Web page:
To help achieve this I suggest that you start by sitting down, facing directly ahead. Shoulders lowered, raise the violin straight in front of you to place it on your collarbone, which is a natural platform. In the interest of optimal relaxation of the neck and shoulders you should avoid the customary modern manner of angling the violin far to the left and looking along the fingerboard: rather, look straight ahead with the instrument at an angle of approximately 30°. The violin should rest on your collarbone, slightly tilted downward to the right, with the tailpiece beneath your left ear. In this way, should you find it necessary to use your jaw to stabilize the instrument or provide brief support, you may touch it to the tailpiece1 instead of the top of the instrument. It also helps to have an overlapping piece of chamois attached to the button that secures the tailpiece, in order to prevent the instrument from slipping on one’s clothing and also to absorb perspiration. Do not let the violin droop but instead elevate the scroll slightly above the horizontal—you will find this especially helpful in downward position changes by preventing the instrument from falling away from you. One should never grasp the neck of the violin but rather rest it on the thumb as one of three points of support, the other two being the collarbone, as described above, and—most important in the beginning stages especially—the bow. To convey this concept I use a simple image: imagine that your instrument is filled with helium and that it will float away unless you use the bow to hold it down!

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16. Half-Position

Stanley Ritchie Indiana University Press ePub

When playing the music of Johann Sebastian Bach, one frequently encounters passages such as the excerpt below, from the final chorale of Cantata 138, that require the use of half-position, or at least fall more readily under the fingers when half-position is used. Here, therefore, are some exercises to help you to become more comfortable with its use—the arpeggiated one is but a sample: you should improvise others. Be sure to sustain the fingers on the string for as long as indicated:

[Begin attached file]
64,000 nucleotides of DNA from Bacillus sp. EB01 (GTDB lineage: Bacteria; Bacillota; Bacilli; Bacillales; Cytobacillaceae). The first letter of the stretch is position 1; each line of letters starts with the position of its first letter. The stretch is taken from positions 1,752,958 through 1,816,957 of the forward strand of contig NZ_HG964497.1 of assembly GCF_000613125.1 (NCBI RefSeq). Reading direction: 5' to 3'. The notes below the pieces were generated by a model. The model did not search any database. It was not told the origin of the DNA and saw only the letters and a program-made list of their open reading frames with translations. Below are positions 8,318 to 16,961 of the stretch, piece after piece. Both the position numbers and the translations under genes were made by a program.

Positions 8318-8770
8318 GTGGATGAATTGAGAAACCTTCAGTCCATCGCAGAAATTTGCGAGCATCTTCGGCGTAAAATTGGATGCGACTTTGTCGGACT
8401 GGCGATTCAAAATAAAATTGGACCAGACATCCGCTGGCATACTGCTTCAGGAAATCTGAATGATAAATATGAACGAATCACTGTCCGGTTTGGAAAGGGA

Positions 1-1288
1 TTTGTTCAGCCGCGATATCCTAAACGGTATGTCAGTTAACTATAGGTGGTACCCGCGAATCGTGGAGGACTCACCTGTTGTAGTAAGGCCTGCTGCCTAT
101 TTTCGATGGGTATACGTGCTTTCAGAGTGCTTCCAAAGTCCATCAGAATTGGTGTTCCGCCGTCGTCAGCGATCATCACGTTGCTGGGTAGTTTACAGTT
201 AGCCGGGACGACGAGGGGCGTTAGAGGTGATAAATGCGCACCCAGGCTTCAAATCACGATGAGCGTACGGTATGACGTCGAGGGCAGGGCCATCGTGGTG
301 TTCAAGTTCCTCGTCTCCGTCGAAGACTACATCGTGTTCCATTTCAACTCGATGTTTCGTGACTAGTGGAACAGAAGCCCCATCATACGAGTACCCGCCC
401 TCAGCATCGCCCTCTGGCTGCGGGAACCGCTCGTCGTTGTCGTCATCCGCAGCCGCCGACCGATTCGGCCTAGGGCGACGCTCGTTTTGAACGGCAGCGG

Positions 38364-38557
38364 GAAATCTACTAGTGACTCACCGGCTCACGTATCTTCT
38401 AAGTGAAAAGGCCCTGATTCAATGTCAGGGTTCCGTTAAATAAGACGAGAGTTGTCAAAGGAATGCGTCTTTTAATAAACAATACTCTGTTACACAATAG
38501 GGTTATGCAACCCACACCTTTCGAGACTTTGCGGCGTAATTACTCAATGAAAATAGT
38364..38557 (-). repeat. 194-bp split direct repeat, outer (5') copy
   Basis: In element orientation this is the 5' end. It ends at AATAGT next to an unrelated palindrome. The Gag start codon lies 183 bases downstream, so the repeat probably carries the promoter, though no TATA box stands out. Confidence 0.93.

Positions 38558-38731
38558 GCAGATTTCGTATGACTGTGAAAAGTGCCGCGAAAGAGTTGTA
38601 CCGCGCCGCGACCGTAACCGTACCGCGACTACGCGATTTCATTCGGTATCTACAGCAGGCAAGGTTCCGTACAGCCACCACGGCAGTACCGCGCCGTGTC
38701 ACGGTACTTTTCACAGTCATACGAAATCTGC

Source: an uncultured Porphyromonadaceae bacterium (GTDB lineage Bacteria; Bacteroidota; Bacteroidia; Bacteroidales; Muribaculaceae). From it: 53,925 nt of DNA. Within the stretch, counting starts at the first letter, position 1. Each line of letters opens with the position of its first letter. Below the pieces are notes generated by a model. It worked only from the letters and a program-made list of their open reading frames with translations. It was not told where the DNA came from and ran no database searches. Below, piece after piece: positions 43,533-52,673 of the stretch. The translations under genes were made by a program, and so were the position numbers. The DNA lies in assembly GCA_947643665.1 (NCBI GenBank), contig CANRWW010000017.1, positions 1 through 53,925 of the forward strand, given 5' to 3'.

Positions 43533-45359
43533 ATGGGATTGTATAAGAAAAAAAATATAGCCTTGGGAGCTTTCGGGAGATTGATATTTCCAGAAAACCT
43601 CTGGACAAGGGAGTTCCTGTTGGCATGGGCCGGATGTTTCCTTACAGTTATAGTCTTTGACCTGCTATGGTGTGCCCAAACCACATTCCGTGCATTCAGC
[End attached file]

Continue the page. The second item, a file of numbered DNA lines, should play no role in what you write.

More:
In these rapid excerpts from Bach’s Cantata 138, it is necessary to change to half-position and then back again. Playing in fourth position is not an option due to the need for tonal clarity.

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6. Combination Strokes

Stanley Ritchie Indiana University Press ePub

A characteristic style of Baroque articulation is one in which slurred and separate articulations occur. In such cases the swift-bow techniques described above come into play:

The first pattern should be played in the lower half, where, on each retake, with the forearm raised so as to suspend it, the bow will rise easily from the string. The second will feel more comfortable in the upper half.

Each one, though, can be played with a “walking” bow-stroke, using the Z-bowing technique described earlier. This will result in, and should be used for, a subtler, less energetic affect. Obviously, then, the first pattern will start in the lower half and work its way down to the point and the second will “walk up” from point to frog:

A useful exercise is to join the two together thus, walking from one end of the bow to the other and back, but still taking care to observe the nuances indicated:

I must distinguish here between situations in which normal alternation of bow direction is indicated and those that call for a double down-bow, as in certain dance movements. The following passage from a trio sonata by Biber, for example, is a dance tune whose sprightly energy suggests retaking the bow in order to give the notes equal emphasis: